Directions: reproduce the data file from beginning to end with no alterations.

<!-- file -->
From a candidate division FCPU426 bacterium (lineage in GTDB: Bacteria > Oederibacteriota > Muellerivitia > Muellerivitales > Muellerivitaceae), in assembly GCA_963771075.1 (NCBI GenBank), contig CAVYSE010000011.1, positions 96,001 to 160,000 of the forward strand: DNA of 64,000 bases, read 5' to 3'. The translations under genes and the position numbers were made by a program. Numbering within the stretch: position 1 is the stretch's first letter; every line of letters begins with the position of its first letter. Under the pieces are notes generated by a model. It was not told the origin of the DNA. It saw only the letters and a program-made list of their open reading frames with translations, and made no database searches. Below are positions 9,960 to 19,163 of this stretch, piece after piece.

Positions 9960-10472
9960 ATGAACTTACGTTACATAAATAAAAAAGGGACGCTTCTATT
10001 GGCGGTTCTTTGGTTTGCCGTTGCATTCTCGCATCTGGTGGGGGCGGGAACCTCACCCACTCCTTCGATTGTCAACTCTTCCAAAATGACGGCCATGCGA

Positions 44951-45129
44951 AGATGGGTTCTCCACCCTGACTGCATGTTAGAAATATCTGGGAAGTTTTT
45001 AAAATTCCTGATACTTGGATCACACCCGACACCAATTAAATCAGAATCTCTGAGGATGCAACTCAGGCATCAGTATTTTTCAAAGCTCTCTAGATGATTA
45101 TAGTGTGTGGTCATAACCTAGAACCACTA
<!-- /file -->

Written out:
From a candidate division FCPU426 bacterium (lineage in GTDB: Bacteria > Oederibacteriota > Muellerivitia > Muellerivitales > Muellerivitaceae), in assembly GCA_963771075.1 (NCBI GenBank), contig CAVYSE010000011.1, positions 96,001 to 160,000 of the forward strand: DNA of 64,000 bases, read 5' to 3'. The translations under genes and the position numbers were made by a program. Numbering within the stretch: position 1 is the stretch's first letter; every line of letters begins with the position of its first letter. Under the pieces are notes generated by a model. It was not told the origin of the DNA. It saw only the letters and a program-made list of their open reading frames with translations, and made no database searches. Below are positions 9,960 to 19,163 of this stretch, piece after piece.

Positions 9960-10472
9960 ATGAACTTACGTTACATAAATAAAAAAGGGACGCTTCTATT
10001 GGCGGTTCTTTGGTTTGCCGTTGCATTCTCGCATCTGGTGGGGGCGGGAACCTCACCCACTCCTTCGATTGTCAACTCTTCCAAAATGACGGCCATGCGA

Positions 44951-45129
44951 AGATGGGTTCTCCACCCTGACTGCATGTTAGAAATATCTGGGAAGTTTTT
45001 AAAATTCCTGATACTTGGATCACACCCGACACCAATTAAATCAGAATCTCTGAGGATGCAACTCAGGCATCAGTATTTTTCAAAGCTCTCTAGATGATTA
45101 TAGTGTGTGGTCATAACCTAGAACCACTA